You could ask for a nicer day, but might not ever get one! Today, we roamed Devils Lake State Park.
I’ll lead with what may very well be one of the world’s most scenic lunch spots. A nice rock ledge shaped like a chair, an awesome overlook, a light breeze, interesting clouds, and temperatures in the low 70’s! The featured rock formation is known as the Devils Doorway. The lake’s name was thought to derive from a mis-translation (or marketing gimmick) of the native American names roughly translated as Spirit Lake, Sacred Lake, or Holy Lake.
A look at the same spot, only facing away from the lake.
The lake is a clear with a sandy or rocky shore that fills the remnants of an old glacial valley with bluffs reaching 500 feet above the water.
After hiking up from the lake along the West Bluff Trail, we pause for a break in the lushness of the spring vegetation. Since there’s hardly ever photos of me on the blog, Linda took the opportunity to take some of the man behind the camera.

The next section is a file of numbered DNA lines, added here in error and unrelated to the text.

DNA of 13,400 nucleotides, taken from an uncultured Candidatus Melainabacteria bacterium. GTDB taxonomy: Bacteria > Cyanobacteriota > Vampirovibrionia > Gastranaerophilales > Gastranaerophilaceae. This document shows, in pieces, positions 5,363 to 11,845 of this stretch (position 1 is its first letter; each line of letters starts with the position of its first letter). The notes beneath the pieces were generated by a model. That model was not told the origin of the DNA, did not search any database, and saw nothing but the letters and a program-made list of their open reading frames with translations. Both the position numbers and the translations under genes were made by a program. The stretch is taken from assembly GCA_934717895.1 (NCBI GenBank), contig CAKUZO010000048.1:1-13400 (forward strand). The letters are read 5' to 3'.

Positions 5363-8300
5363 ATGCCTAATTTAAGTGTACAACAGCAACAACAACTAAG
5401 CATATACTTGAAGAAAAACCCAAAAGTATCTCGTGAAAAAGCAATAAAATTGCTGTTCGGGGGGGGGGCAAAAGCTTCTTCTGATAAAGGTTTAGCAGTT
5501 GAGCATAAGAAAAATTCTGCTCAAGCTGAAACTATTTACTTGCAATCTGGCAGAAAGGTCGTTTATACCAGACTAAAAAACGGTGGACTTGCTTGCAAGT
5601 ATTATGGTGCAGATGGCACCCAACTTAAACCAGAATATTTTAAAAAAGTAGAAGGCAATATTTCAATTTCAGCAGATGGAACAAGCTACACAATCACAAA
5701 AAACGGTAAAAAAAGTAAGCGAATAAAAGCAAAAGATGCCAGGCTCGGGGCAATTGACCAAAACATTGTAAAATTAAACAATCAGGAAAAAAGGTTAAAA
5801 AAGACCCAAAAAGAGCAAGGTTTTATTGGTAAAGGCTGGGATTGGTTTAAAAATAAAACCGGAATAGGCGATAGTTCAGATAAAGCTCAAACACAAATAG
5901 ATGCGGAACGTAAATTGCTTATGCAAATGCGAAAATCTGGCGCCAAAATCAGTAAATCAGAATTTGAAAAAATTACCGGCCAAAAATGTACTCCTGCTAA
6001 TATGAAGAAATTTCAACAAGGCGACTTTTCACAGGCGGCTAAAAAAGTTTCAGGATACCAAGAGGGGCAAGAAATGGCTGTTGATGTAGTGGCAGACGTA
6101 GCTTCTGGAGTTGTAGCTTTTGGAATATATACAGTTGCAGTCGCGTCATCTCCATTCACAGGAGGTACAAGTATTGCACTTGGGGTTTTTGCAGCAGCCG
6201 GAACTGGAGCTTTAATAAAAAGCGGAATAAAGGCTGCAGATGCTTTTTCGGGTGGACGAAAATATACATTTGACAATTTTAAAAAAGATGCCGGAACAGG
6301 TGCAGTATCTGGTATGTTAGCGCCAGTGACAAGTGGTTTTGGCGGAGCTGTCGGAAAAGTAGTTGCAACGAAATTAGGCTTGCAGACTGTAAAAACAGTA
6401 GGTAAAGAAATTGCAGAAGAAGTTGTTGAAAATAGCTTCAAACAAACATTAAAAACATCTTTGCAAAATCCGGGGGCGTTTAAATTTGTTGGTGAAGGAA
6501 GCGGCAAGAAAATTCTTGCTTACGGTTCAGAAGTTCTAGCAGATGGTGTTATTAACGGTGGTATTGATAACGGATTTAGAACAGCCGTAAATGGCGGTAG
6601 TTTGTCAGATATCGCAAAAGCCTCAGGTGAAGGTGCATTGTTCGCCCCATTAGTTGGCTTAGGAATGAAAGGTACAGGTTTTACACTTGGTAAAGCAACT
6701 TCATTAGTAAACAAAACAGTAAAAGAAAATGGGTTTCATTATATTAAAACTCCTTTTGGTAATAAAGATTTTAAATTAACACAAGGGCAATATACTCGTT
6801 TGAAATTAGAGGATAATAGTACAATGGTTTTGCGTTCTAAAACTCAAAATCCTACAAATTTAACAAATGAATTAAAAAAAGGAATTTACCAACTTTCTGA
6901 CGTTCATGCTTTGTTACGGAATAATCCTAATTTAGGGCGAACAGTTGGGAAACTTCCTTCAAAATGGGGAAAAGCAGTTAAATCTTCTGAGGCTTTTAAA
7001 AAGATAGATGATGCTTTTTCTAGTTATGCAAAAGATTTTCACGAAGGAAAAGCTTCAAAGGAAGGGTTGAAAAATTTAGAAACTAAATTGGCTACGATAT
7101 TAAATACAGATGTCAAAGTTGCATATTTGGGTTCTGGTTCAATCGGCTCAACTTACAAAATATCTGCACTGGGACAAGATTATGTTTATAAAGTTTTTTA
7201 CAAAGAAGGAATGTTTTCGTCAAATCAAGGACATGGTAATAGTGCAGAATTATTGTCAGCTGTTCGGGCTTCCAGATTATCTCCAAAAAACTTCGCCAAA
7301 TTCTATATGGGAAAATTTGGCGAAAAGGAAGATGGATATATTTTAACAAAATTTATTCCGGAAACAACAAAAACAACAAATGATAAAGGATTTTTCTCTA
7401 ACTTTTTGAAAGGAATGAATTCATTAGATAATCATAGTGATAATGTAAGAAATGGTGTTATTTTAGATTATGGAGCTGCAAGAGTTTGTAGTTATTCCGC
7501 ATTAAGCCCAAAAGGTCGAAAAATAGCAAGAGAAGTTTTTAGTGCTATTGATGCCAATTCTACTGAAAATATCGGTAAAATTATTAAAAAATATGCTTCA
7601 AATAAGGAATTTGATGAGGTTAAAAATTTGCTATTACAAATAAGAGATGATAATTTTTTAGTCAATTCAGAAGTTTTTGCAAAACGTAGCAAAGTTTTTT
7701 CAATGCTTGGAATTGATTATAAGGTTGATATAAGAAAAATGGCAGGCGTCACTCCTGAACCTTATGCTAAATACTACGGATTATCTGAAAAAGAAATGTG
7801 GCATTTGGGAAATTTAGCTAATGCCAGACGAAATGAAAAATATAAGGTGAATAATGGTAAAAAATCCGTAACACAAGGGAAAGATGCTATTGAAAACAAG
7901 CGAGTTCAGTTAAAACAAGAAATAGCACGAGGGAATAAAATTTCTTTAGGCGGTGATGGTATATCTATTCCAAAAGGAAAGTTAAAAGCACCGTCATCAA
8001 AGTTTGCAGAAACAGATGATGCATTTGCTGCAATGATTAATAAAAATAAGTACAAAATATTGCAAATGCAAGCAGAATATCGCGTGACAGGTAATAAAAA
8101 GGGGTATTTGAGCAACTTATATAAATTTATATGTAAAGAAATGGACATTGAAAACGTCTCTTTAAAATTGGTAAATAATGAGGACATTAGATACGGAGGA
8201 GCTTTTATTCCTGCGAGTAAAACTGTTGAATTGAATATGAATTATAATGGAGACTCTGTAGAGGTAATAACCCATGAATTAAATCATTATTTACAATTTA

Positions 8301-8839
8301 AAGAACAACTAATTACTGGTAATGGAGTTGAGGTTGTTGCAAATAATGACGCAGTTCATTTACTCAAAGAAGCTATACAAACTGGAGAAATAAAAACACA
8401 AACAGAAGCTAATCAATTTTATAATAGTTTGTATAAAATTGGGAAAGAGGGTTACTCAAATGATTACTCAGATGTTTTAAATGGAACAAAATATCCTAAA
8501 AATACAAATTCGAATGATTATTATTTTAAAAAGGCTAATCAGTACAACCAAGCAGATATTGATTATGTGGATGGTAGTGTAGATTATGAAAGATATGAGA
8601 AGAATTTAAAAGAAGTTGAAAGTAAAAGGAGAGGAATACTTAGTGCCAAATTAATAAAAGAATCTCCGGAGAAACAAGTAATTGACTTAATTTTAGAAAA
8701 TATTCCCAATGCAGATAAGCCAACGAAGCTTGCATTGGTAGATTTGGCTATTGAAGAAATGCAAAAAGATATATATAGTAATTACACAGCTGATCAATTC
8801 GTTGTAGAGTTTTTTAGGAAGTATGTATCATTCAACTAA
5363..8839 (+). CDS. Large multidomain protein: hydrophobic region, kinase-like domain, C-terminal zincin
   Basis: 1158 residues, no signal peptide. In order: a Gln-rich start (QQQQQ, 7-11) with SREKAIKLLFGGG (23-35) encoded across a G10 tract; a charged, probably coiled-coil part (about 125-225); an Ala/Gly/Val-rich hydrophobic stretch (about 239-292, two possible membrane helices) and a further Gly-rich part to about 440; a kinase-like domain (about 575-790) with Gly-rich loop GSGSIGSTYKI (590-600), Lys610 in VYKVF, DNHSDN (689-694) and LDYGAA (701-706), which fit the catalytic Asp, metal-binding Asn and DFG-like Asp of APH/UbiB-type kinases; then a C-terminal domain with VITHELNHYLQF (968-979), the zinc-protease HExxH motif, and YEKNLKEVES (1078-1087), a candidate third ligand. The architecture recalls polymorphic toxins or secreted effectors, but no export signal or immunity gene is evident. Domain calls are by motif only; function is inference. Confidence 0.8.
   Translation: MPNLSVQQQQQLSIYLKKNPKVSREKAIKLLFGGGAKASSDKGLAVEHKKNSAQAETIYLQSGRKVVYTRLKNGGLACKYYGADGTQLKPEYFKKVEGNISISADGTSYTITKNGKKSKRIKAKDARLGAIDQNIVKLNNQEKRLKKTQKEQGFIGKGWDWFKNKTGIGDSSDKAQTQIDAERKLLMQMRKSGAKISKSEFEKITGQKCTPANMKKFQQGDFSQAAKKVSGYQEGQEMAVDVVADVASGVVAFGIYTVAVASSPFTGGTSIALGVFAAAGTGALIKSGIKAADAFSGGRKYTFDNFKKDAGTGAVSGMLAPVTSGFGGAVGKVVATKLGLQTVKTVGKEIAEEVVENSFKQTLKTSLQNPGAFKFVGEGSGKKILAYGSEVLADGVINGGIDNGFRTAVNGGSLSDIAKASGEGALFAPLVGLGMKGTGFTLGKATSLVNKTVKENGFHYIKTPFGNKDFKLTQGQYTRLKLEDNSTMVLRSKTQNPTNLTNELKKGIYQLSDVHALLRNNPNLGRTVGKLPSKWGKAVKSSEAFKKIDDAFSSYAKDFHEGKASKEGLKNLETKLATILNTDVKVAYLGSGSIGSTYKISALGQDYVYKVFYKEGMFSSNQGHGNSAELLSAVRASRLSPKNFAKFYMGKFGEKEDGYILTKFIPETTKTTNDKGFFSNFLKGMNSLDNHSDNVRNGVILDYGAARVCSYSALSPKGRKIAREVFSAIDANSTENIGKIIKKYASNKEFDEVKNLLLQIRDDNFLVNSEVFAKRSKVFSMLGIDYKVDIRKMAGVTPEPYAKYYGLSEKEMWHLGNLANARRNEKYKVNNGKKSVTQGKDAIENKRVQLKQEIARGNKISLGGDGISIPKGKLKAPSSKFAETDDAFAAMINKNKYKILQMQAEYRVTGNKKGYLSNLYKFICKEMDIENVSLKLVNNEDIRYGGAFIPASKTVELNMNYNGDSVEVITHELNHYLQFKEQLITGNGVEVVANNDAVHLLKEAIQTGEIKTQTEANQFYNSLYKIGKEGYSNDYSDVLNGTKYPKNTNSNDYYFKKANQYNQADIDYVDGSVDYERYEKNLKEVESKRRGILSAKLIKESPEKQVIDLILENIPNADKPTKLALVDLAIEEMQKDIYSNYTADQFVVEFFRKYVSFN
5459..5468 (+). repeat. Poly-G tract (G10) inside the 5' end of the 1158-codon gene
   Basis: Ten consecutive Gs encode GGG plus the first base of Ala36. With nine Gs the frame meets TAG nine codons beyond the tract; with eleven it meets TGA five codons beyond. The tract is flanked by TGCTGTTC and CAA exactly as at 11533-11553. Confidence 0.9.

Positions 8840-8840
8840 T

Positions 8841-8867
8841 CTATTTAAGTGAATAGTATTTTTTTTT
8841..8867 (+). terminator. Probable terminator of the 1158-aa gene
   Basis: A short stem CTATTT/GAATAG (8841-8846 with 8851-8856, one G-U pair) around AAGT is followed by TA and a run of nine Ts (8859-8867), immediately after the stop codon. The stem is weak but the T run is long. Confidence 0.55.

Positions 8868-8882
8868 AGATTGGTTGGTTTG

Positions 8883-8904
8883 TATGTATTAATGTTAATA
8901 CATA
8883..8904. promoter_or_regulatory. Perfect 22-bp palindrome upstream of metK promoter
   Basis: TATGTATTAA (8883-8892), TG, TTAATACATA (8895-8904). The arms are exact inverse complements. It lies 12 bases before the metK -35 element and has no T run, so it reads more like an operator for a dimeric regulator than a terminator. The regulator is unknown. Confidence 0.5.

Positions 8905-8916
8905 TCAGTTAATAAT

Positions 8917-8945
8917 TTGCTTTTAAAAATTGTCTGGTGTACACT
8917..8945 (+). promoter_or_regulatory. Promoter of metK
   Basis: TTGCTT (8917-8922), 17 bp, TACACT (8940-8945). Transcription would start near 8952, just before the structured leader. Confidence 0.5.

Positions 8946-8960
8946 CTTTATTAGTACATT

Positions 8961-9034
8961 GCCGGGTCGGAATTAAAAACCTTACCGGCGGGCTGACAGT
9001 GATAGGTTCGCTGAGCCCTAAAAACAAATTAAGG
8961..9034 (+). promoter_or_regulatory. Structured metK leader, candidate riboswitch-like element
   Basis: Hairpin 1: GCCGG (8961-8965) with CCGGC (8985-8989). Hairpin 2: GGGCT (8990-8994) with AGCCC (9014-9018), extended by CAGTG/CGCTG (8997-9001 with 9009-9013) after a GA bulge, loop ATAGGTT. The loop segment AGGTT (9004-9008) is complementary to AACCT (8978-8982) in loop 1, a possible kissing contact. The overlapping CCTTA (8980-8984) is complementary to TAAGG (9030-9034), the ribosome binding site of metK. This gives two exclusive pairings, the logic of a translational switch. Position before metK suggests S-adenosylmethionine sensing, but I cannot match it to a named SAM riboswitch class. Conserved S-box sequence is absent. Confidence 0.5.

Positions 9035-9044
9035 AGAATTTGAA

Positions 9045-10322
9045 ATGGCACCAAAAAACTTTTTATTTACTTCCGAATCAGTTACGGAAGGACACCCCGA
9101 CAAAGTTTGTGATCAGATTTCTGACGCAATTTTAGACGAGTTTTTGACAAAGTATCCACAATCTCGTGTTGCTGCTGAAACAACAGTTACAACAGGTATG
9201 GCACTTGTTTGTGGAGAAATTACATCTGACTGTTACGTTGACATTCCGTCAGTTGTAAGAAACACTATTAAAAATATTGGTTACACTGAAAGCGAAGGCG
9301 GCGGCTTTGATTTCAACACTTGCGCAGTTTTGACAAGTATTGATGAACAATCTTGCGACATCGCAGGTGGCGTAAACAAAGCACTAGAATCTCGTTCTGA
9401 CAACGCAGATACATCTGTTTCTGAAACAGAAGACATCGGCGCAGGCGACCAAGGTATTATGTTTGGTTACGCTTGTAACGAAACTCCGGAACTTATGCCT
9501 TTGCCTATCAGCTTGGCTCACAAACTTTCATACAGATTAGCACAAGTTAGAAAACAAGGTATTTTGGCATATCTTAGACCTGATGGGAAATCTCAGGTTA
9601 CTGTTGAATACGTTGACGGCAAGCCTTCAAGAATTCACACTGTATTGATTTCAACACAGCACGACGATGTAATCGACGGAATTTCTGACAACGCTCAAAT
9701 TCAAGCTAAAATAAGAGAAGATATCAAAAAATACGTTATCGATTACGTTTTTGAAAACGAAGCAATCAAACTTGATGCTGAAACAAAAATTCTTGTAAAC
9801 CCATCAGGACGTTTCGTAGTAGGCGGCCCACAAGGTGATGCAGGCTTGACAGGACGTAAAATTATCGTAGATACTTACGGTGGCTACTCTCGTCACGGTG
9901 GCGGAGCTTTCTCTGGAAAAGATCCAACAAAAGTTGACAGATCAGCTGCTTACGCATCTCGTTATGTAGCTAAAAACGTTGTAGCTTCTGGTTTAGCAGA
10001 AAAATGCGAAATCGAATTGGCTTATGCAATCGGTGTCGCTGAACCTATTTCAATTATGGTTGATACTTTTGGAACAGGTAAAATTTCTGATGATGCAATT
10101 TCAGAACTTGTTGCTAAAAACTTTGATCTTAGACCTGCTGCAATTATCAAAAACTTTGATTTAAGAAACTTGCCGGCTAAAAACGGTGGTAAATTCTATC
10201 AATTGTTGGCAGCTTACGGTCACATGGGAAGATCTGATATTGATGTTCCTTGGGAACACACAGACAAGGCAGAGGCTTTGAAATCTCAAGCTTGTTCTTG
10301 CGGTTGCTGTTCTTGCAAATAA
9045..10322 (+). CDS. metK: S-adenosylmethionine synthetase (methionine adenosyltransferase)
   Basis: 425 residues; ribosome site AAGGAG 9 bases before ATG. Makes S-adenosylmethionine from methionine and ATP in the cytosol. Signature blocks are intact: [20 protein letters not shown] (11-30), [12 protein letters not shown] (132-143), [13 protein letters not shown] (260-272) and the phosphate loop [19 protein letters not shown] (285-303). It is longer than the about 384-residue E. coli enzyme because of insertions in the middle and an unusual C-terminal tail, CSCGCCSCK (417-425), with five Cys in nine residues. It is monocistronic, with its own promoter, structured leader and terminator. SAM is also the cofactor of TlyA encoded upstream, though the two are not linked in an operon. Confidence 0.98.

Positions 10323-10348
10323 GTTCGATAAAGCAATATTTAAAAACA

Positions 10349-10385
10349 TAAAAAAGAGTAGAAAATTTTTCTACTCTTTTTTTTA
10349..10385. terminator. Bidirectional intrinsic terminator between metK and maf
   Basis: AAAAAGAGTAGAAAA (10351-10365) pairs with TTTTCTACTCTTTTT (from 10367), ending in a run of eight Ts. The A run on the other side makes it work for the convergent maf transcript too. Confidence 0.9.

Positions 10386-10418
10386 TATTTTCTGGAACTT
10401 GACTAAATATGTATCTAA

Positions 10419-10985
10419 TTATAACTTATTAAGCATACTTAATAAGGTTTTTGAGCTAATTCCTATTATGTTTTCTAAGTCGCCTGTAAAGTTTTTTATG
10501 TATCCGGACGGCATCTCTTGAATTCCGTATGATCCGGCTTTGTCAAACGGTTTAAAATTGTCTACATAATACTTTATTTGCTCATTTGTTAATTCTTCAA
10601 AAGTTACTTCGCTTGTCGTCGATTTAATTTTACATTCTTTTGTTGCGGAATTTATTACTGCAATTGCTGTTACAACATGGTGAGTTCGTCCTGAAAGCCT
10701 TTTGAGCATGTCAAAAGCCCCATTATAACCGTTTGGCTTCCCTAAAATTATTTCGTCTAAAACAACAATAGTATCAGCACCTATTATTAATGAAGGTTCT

Yet another promontory on the West Bluff Trail.
One of my favorite pastimes is hanging over the edge of precipices, one thing I don’t get much of a chance to do much anymore.
This stretch of steep trail is on the Potholes Trail – which leads to a geological formation called kettles, which are round holes where rocks have circulated in soft rocks in a river and dig out round holes. I’ve seen them often in Minnesota, but here they were near the top of the hill in 1.6 billion year old rock.
Here’s a view from the end of the lake looking east out of the glacial valley. It was truly a spectacular view in all directions with rolling hills as far as the eye can see.
Finally, much later in the day, another panoramic shot from the East Bluff Trail.